Telfast


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fexofenadine hydrochloride

Allegra, Allegra ODT, Telfast (UK)

Pharmacologic class: Peripherally selective piperidine, selective histamine1-receptor antagonist

Therapeutic class: Antihistamine (nonsedating type), second-generation

Pregnancy risk category C

Action

Blocks effects of histamine at peripheral histamine1-receptor sites, decreasing allergy signs and symptoms

Availability

Capsules: 60 mg

Oral suspension: 30 mg/5 ml (6 mg/ml)

Tablets: 30 mg, 60 mg, 180 mg

Tablets (orally disintegrating): 30 mg

Indications and dosages

Seasonal allergic rhinitis; chronic idiopathic urticaria

Adults and children age 12 and older: 60 mg P.O. b.i.d. or 180 mg once daily (conventional tablets)

Children ages 6 to 11: 30 mg P.O. b.i.d. (conventional tablets or ODT tablets)

Seasonal allergic rhinitis

Children ages 2 to 11: 30 mg P.O. b.i.d. (oral suspension and ODT)

Chronic idiopathic urticaria

Children ages 6 months to less than 2 years: 15 mg P.O. b.i.d.(oral suspension and ODT)

Dosage adjustment

• Renal impairment

Contraindications

• Hypersensitivity to drug, terfenadine, or their components

Precautions

Use cautiously in:

• renal impairment

• concurrent ketoconazole or erythromycin therapy

• elderly patients

• pregnant or breastfeeding patients.

Administration

• Give capsules and conventional tablets with water; don't give with apple, orange, or grapefruit juice.

• Don't remove orally disintegrating tablets from original blister package until time of administration.

• Administer orally disintegrating tablets on an empty stomach; allow tablets to disintegrate on the tongue and then have patient swallow tablets with or without water.

• Don't break or use partial orally disintegrating tablets

• Know that orally disintegrating tablets contain phenylalanine.

• Don't give antacids within 2 hours of fexofenadine.

Adverse reactions

CNS: drowsiness, fatigue, headache

EENT: otitis media

GI: nausea, dyspepsia

Metabolic: dysmenorrhea

Respiratory: upper respiratory tract infection

Other: viral infection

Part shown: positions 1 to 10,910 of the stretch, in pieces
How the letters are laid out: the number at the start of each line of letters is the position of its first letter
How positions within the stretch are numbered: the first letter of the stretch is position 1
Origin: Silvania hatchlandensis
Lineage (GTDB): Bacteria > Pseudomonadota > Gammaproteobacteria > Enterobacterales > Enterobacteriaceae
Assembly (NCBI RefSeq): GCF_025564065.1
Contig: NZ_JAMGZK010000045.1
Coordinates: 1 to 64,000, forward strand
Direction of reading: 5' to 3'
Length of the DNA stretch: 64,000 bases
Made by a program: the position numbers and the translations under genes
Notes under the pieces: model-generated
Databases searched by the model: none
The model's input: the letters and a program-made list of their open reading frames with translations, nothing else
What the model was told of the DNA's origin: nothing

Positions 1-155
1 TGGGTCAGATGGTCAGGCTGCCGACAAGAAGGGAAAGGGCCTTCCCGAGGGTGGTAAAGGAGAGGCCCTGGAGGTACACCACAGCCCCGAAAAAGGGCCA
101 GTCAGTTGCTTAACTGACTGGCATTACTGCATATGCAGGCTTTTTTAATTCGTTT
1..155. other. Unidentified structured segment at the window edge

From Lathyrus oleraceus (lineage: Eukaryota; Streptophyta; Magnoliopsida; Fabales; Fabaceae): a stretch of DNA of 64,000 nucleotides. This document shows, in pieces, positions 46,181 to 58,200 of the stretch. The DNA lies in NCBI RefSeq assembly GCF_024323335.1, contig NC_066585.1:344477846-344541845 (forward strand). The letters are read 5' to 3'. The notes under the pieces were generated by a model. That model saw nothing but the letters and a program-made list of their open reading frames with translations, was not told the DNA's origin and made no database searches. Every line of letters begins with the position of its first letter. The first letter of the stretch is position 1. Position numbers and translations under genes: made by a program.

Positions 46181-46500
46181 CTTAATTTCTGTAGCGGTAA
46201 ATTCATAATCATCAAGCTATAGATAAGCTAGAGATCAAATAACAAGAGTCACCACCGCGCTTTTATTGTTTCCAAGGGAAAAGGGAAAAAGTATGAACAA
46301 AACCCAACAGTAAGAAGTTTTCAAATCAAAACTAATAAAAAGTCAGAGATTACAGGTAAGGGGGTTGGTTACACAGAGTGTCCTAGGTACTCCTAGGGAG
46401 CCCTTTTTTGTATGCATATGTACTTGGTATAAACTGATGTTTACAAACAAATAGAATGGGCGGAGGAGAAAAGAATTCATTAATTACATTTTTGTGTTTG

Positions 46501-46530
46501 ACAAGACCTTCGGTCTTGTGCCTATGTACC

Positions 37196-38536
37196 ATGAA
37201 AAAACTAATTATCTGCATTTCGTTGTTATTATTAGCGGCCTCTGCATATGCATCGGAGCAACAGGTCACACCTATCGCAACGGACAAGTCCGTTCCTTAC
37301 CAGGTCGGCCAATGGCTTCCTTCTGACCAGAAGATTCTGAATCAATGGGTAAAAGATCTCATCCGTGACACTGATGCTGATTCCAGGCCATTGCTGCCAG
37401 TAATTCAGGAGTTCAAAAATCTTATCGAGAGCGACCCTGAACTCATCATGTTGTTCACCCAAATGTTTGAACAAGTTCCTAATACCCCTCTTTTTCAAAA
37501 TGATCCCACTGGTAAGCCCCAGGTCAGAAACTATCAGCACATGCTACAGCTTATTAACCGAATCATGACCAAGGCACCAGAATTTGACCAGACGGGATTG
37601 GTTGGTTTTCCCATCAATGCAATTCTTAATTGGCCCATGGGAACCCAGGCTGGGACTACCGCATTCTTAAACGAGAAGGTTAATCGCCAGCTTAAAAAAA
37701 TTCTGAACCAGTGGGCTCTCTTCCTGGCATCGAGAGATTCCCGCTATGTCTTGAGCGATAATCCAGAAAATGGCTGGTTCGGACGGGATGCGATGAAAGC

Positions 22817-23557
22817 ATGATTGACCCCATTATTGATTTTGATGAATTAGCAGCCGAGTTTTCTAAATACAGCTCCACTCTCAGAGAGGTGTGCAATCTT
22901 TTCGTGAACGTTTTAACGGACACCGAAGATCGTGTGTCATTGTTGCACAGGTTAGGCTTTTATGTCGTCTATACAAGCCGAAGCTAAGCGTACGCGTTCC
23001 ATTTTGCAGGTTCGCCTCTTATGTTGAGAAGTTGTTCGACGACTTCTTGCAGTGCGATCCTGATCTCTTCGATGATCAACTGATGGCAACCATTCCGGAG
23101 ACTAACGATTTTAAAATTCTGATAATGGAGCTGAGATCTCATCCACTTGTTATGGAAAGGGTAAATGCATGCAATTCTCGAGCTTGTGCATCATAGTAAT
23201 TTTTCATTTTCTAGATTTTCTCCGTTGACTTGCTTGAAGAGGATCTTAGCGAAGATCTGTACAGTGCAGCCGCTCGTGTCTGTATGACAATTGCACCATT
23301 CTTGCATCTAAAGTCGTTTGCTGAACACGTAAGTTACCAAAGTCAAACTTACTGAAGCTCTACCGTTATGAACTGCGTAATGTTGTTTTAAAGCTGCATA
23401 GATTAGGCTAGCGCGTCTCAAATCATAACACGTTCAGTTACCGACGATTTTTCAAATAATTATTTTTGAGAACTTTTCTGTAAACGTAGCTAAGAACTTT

Interactions

Drug-drug. Antacids containing aluminum and magnesium: decreased absorption and efficacy of fexofenadine

Drug-diagnostic tests. Skin allergy tests: false-negative results

Drug-food. Apple, orange, and grapefruit juice: decreased absorption and efficacy of fexofenadine

Patient monitoring

• Monitor renal function.

• Watch for signs and symptoms of viral infection.

Patient teaching

• Instruct patient to take conventional tablets with water, and not with apple, orange, or grapefruit juice.

• Instruct patient not to remove orally disintegrating tablets from original blister package until time of administration.

• Instruct patient to take orally disintegrating tablets on an empty stomach at least 1 hour before or 2 hours after a meal, to allow tablet to disintegrate on the tongue, and then to swallow with or without water. Advise patient not to chew tablets.

• Tell patient not to break or use partial orally disintegrating tablets.

• Tell patient to stop taking drug 4 days before diagnostic skin tests, to avoid interference with test results.

• Advise patient to report signs or symptoms of viral infection, especially upper respiratory tract infection.

• Caution patient to avoid driving and other hazardous activities until he knows how drug affects concentration and alertness.

• Advise female patient to inform prescriber if she is pregnant or breastfeeding.

• As appropriate, review all other significant adverse reactions and interactions, especially those related to the drugs, tests, and foods mentioned above.

Telfast

A brand name for FEXOFENADINE.
References in periodicals archive ?
This is because the manufacture of methamphetamine and amphetamine sulphate involves relatively simply chemical processes (involving only a few reactions) and the principal precursor ingredient (pseudoephedrine) is a fairly common chemical that can be extracted from over-the-counter flu medicines such as Sudafed and Telfast (manufacturers pay others
The newer class of antihistamines (such as Clarityn, Telfast and Zirtek) are more expensive, but longer acting and much less likely to cause drowsiness.
Second-generation antihistamines are loratadine (Clarityne), desloratadine (Deselex), fexofenadine (Telfast), levocetirizine dihydrochloride (Xyzal) and certirizine (Zyrtec).
I don't have one particular favourite, but most of my patients take fexofenadine (Telfast - a safer version of Triludan) or loratidine (Clarityn).